Is More Globalization or Less Better for Us All?
|January 19, 2014||Posted by Staff under Editorials|
This 2014 excerpt of EUROPP (European Politics and Policy) of the London School of Economics is by Jason Sorens of Dartmouth College and is based on an earlier blog post at Pileus.
Suppose I outsource some of my domestic production to a Bangladeshi subcontractor whose factory is a fire hazard. Is this any different from my importing Bangladeshi workers and putting them to work directly at home under hazardous conditions? From an economic standpoint, the answer is no. From an ethical standpoint, we may split some hairs, but the answer is also no to a first order of approximation. Why should trade allow me to do something that domestic regulations explicitly forbid?
However, Tufts researcher Dan Drezner has found no tendency for globalisation to undermine labour and environmental standards in developing countries.
Does democracy enact a society’s “values”? Arrow’s Impossibility Theorem tells us that it is impossible to aggregate individual preferences into social preferences in a fair and consistent way. Societies don’t have values. Regulations are determined either by the machinations of well-connected interest groups or by the preferences of powerful bureaucrats. Social control of regulations is impossible, even in democracies. The most we can hope for is something will “shuffle the deck” so that today’s insiders don’t remain insiders forever.
Developed countries spend hundreds of billions of dollars a year on agricultural subsidies, tariffs, and price supports, dwarfing what they spend on aid to poor countries. U.S. cotton subsidies alone cost Burkina Faso 1 per cent of its GDP, Mali 1.7 per cent of its GDP, and Benin 1.4 per cent of its GDP. These countries are among the poorest in the world.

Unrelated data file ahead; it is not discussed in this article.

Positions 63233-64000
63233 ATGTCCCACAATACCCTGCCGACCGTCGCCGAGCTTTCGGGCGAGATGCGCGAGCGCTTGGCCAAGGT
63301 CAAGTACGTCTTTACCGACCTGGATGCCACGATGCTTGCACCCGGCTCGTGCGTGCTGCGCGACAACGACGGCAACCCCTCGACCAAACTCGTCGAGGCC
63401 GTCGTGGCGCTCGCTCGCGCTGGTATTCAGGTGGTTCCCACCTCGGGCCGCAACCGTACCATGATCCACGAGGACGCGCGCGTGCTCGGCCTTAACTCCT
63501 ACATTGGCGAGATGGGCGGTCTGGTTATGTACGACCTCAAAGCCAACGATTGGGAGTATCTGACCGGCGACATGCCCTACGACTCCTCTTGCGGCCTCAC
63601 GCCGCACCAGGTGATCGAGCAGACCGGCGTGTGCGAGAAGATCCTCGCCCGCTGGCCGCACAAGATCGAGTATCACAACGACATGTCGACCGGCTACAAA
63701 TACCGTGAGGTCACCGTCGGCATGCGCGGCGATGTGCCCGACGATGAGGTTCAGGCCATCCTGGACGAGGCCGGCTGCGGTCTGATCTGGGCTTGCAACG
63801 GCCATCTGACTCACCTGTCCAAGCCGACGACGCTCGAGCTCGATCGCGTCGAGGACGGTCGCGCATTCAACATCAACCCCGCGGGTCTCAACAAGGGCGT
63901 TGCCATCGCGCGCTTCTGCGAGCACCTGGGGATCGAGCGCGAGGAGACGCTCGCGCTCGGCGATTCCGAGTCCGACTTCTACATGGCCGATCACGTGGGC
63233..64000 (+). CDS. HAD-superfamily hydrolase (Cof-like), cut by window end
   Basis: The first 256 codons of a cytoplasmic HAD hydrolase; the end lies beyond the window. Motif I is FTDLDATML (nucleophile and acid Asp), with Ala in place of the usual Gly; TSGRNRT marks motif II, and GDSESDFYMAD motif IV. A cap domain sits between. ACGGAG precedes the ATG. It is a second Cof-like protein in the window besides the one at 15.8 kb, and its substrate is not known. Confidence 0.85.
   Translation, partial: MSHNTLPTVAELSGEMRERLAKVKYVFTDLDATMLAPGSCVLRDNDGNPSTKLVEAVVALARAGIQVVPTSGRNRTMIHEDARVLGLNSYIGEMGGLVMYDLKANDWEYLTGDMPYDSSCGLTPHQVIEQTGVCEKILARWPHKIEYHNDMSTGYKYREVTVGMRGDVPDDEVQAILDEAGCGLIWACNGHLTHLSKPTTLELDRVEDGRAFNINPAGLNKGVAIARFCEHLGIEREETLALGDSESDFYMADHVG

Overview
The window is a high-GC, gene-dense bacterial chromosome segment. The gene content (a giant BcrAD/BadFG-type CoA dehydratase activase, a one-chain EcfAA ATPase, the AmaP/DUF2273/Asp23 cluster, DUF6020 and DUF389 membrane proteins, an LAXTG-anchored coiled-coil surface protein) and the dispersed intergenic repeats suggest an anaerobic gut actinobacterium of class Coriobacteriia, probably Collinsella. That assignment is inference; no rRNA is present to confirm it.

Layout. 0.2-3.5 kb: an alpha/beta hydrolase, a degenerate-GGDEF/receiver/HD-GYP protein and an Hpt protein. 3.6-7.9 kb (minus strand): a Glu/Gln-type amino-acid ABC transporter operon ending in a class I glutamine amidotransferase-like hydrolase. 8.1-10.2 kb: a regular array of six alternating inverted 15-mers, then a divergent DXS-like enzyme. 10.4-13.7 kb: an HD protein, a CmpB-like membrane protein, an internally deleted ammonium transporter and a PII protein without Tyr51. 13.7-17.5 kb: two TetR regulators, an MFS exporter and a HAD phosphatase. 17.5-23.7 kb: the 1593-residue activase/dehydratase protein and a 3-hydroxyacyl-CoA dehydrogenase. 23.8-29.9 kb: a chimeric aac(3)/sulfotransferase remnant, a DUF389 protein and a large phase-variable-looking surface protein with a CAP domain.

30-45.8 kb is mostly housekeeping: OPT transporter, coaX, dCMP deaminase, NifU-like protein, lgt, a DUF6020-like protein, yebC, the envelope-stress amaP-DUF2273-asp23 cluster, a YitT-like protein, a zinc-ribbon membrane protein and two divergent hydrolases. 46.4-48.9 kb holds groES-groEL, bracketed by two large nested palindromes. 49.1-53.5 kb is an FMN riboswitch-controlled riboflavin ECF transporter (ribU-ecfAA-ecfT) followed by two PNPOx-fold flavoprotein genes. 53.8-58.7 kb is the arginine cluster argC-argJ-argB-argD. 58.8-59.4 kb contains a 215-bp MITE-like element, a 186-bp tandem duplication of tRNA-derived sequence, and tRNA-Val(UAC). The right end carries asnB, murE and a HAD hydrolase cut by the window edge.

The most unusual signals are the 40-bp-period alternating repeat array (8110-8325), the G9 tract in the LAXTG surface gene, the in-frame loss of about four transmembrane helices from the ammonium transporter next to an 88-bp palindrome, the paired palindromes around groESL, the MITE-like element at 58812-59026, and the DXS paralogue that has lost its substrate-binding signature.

Does footloose capital raise the relative bargaining power of capitalists against workers? Removing barriers to the free flow of workers can help solve this problem: let employers compete more intensely for workers. Beyond “free” trade is “free” migration; academics should do more to promote the benefits of open migration to all.
The European Union’s economic problems have come not so much from harmonizing too much (despite the occasional ridiculous overreach in this department) but from a poorly designed currency union. Overall, the single market has greatly benefitted Europe’s people.
Academics should not quail from the responsibility of communicating the advantages of open markets, even when openness is unpopular. Failure to develop can be solved with more globalization, not less.
Ed. Notes: Since so much of the developed gets copied, the richer socieites could also provide a better example of economic justice: geonomize. Replace taxes with dues and replace subsidies with dividends to all citizens. Then all the world could harmonize.